These experimental papers explain why games with subgame-perfect equilibrium solutions are not implemented in real life, even though they are efficient and well understood in the theoretical economic literature. We could argue that one additional reason for this is the absence of low-cost intermediaries, which can be replaced by smart contracts and decentralized systems.

Failure of the Mechanism

In the following, we will discuss the experiment, where players fail to find subgame-perfect equilibrium, from Aghion et al. (2018). In the example there is a seller, who values the item/service as 0, no matter the quality, a buyer who values item/service as 70 if it is high quality, and 20 if it is low quality. There are 4 stages, 3 observed by the mechanism. This example is an instantiation of the general mechanism from Moore and Repullo (1988).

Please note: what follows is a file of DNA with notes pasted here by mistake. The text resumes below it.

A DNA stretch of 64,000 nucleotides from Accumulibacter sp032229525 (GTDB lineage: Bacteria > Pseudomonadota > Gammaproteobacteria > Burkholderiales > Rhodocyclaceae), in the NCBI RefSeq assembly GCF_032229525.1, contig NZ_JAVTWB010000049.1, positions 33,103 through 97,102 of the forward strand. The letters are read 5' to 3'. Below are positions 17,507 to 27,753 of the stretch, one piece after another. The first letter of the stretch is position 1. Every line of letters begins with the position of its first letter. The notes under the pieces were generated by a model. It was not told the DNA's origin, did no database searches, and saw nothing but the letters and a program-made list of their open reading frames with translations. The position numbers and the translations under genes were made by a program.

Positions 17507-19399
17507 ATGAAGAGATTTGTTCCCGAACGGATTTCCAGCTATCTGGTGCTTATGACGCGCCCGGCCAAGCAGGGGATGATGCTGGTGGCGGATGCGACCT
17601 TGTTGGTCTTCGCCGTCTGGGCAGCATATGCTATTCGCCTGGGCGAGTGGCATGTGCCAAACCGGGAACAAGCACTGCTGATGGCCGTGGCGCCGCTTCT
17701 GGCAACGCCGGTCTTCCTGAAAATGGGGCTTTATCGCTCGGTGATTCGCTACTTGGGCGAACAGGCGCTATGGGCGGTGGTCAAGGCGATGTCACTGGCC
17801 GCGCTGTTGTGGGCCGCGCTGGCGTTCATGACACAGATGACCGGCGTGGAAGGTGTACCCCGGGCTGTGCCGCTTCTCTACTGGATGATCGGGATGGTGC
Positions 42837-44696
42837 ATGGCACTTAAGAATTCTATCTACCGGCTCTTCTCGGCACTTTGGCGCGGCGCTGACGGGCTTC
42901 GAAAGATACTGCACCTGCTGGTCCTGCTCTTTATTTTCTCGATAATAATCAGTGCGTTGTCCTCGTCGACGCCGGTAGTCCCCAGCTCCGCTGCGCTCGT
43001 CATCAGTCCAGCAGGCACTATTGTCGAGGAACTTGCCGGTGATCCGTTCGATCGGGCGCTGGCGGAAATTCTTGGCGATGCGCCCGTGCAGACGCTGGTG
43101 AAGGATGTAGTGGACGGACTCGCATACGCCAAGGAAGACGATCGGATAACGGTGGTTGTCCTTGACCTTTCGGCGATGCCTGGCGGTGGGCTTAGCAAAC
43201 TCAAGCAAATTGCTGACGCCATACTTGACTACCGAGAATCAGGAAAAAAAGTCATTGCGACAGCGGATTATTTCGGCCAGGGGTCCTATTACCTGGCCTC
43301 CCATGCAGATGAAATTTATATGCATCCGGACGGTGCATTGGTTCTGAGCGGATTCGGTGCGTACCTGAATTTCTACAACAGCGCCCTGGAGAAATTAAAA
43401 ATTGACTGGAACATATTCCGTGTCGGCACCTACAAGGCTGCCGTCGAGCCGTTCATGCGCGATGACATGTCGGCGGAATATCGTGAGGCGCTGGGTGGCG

1. Buyer sends either ''high" or ''low" message to the smart-contract. If the message is ''high" and the seller does not ''challenge" announcement, then the buyer pays the seller a price equal to 35 (which is the half of the high-quality item price), and the game ends.
  2. If the buyer announces ''low" and the seller does not ''challenge" the buyer’s announcement, then the buyer pays a price equal to 10 and the game ends.
  3. If seller challenges buyer’s announcement then:
    3.1. Buyer pays a fine of F = 25 to T (a third party, in our case the protocol).
    3.2. Buyer is made a counter-offer for the good for 75 if his announcement was ''high" and a price of 25 if his announcement was ''low."